With the UK set to ban the sale of new gas boilers from 2035, heat pumps are often touted as the solution for heating our homes.
Unlike gas boilers, they don’t use fossil fuels but they are not cheap, costing about £14,000 compared to the £1,900 cost of installing a new boiler.
Despite the Government’s aim to have 600,000 heat pumps installed each year by 2028, the uptake has been low. Around 55,000 were fitted last year, with the UK lagging behind other European countries.
Heat pumps often look similar to a wall-mounted air conditioning unit and work by transferring thermal energy around a room.
Now new research may help convince homeowners to consider making the switch, as it suggests heat pumps are more efficient in cold weather than previously thought.
The study, which was published in journal Joule, found heat pumps operate efficiently even at “ultra low temperatures”.
In climates where January average temperatures are above -10C (14F), heat pumps hit an average coefficient performance rating of between 2 and 3, which is just below a “very high energy efficiency” rating.
Jo Alsop, of The Heating Hub, posted about the research on X, formerly Twitter, saying: “Heat pumps operate efficiently at ultra low temperatures in Finland and Canada, where they’ve been fitting them for decades.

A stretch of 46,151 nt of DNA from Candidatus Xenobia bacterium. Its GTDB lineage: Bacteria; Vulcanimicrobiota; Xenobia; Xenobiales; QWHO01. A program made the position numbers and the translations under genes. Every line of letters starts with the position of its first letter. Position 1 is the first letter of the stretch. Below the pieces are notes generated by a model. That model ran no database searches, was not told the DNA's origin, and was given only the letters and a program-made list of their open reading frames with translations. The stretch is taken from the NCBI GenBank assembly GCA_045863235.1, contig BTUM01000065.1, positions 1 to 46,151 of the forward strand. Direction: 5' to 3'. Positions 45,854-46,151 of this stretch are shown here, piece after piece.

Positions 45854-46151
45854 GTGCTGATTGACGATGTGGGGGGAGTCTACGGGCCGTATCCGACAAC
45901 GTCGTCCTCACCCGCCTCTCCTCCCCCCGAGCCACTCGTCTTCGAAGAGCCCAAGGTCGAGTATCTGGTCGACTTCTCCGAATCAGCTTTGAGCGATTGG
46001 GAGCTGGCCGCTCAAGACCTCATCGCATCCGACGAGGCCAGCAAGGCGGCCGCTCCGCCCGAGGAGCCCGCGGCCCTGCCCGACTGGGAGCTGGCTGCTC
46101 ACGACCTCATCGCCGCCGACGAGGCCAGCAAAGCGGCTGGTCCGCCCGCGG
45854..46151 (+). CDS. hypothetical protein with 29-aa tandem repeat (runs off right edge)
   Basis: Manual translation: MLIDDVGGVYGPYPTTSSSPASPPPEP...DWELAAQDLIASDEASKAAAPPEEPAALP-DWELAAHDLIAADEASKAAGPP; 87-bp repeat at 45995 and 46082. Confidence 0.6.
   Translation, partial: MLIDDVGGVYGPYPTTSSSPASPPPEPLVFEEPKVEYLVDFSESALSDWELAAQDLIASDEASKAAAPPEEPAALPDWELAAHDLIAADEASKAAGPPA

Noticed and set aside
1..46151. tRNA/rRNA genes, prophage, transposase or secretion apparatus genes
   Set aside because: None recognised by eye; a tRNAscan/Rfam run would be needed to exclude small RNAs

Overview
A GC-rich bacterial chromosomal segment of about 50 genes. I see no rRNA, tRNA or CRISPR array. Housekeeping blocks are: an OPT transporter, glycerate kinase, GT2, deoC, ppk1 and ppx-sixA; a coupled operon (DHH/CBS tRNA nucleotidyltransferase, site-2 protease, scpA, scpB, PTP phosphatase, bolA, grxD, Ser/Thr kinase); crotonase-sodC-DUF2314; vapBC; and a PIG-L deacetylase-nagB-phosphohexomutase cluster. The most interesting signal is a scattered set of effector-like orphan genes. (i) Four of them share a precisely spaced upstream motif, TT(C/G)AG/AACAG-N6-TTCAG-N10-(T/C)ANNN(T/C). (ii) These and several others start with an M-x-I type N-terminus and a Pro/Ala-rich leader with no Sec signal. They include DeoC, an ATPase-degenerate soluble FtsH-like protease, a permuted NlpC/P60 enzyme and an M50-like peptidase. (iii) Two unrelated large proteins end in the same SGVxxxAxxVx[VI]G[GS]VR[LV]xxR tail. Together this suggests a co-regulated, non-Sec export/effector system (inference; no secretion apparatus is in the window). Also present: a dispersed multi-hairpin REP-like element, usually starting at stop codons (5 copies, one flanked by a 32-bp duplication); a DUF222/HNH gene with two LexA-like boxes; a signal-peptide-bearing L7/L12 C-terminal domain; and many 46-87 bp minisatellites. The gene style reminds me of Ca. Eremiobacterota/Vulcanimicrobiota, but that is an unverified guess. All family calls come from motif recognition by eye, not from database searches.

“If heat pumps are less efficient in the UK, it’s because they are fitted poorly. A legacy of on/off boilers blights our progress.”
The research claimed that back-up heating was typically only engaged when the outside temperature [was lower than] −10C.
However, the findings sparked some debate on X. @LoftusSteve points out that while numbers of heat pumps in Finland might sound encouraging, “only 10% are air-to-water as required for retrofit in the UK … while 90% are air-to-air.”
He continued: “Air-to-air heat pumps cost around £3,000. Same as a gas boiler. Air-to-water as required for UK retrofit cost around £15,000.”
Air-to-water heat pumps transfer heat from outside air to water, allowing heating via radiators, underfloor heating and providing hot water for the bathroom, while air-to-air heat pumps directly influence the air.
@LoftusSteve did admit that he is “not anti-heat pump” and that he thinks the tech “has a promising future”, particularly for new builds.
Figures from The Guardian show that only 1.9 heat pumps were installed per 1,000 UK households in 2022, compared to 20 in France and nearly 70 in Baltic Finland.